In another move to fight the coronavirus outbreak, US trade officials recently exempted more than 100 medical items manufactured in China from import tariffs. Cardinal Health and Medline Industries were among 27 companies with certain products that had their 7.5 percent tariffs lifted. Exempted products included protective masks, drapes and gowns, hand wipes, medical exam gloves, medicine cups, stethoscopes, and shoe covers. However, tariffs remain in place for a wide variety of items. Medline had 33 additional exclusion requests denied for items that included surgical drapes and biohazard bags.
As the coronavirus continues to spread throughout the US, China is looking ahead, with perhaps the worst of it behind. Alibaba Group Holding Ltd.’s parcel and meal delivery arms have returned to pre-coronavirus outbreak staffing levels, the latest example of how China’s largest corporations are getting back to work. Cainiao, the company that drives Alibaba’s e-commerce business, and of which Alibaba owns more than 60 percent, is again at full strength after a few weeks during which the epidemic disrupted transport and held up shipments. Cainiao, the company at the heart of Alibaba’s e-commerce business, oversees a network of millions of delivery people that can handle upwards of a billion packages daily at their peak. Meal delivery unit Ele.me and grocery chain Freshippo are also back at full strength and operating at “full capabilities” at present, an Alibaba spokeswoman said.
Late last week, Instacart rolled out its new door-step grocery drop-off service earlier than expected due to the coronavirus outbreak. The new service gives customers the option to have groceries left at their doorstep at a designated time, instead of being hand-delivered. With more people being quarantined, the need for delivery services is increasing. Instacart said its sales over last week have jumped 10-fold and as high as 20 times in California and Washington, where the virus has been the most widespread in the United States. Hand sanitizers, canned foods, and face masks were among the items most in demand.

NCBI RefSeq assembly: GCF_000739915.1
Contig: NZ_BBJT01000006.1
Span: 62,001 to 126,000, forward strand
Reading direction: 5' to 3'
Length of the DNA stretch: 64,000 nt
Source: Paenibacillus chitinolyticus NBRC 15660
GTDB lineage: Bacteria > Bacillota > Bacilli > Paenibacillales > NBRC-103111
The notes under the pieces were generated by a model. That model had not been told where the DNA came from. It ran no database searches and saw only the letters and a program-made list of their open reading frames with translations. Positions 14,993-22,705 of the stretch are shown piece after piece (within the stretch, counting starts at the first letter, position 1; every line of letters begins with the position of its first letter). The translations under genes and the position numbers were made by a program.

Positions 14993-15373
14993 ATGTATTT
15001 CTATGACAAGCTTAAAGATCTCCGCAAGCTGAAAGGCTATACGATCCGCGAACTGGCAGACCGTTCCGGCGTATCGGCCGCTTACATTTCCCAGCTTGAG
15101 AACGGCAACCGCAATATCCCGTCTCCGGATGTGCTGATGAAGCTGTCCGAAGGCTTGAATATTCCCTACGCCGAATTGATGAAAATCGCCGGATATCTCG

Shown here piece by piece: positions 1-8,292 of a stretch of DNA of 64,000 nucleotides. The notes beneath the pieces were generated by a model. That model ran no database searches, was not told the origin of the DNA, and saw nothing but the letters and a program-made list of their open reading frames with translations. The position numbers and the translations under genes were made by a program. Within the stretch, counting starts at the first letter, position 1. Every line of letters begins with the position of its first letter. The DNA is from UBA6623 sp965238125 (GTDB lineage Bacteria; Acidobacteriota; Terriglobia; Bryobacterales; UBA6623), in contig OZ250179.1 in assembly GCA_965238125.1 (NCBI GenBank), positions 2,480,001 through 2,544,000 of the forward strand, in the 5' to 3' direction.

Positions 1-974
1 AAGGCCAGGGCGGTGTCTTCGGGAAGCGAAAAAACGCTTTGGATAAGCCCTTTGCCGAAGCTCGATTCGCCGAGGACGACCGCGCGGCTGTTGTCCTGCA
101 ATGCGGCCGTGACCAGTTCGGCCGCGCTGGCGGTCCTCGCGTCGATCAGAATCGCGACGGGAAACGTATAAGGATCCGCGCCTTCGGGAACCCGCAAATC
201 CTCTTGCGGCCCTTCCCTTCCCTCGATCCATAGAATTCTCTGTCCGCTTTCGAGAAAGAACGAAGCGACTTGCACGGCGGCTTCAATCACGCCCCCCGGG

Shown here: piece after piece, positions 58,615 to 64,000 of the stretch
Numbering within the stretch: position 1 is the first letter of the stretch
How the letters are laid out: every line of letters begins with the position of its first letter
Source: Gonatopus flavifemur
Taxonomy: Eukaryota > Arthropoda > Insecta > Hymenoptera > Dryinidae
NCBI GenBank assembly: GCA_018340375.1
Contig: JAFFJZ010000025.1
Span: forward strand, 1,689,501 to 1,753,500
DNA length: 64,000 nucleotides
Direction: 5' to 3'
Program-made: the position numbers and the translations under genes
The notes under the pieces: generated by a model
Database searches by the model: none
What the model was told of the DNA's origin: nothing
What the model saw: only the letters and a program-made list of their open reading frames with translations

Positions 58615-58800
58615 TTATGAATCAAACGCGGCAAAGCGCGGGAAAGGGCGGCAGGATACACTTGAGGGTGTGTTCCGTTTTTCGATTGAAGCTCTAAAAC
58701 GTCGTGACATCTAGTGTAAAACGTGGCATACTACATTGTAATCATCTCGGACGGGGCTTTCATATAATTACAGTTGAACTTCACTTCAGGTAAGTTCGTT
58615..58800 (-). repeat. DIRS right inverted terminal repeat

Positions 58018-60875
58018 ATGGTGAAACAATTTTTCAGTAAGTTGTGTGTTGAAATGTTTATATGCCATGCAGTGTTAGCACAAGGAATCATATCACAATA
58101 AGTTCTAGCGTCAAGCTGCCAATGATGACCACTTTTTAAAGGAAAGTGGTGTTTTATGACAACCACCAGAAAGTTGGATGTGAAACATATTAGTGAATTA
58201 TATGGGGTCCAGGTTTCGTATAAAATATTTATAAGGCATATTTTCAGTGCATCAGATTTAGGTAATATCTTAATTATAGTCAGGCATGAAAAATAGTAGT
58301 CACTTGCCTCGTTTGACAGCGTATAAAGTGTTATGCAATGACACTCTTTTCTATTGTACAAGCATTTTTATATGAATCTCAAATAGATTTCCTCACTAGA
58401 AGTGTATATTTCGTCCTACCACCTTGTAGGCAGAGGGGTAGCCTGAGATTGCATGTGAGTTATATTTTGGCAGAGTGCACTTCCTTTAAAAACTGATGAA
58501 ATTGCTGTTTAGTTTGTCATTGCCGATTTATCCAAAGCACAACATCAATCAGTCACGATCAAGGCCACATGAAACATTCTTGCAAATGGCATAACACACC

Following a successful implementation of the Postmates on-demand delivery service for items available at select Walgreens stores in New York City and Brooklyn in October 2019, Walgreens and Postmates are now making the service available in 13 additional cities. Customers can order items available at more than 1,700 participating Walgreens stores, via the Postmates site or app. They will pay zero delivery fees when they subscribe to the Postmates membership service, Postmates Unlimited, for $9.99 per month. The new markets for the partnership are Los Angeles, San Francisco, and San Diego, CA; Phoenix, AZ; Las Vegas, NV; Portland, OR; Washington, D.C.; Chicago, IL; Atlanta, GA; Charlotte, NC; Miami and Ft. Lauderdale, FL; and Houston, TX.
And finally, Nestlé has signed the European Plastics Pact, to make 100 percent of its packaging recyclable or reusable and reduce its use of virgin plastics by one third by 2025. The European Plastics Pact’s focus is to move towards a circular plastics economy, rather than a virgin plastics economy. A circular economy is an economic system aimed at eliminating waste and the continual use of resources. Circular systems employ reuse, sharing, repair, refurbishment, remanufacturing, and recycling to create a close-loop system, minimizing the use of resource inputs and the creation of waste, pollution and carbon emissions. In the case of plastic, this means simultaneously keeping the value of plastics in the economy, without leakage into the natural environment.
That’s all for this week. Enjoy the weekend, and the song of the week, Shut Down by the Beach Boys.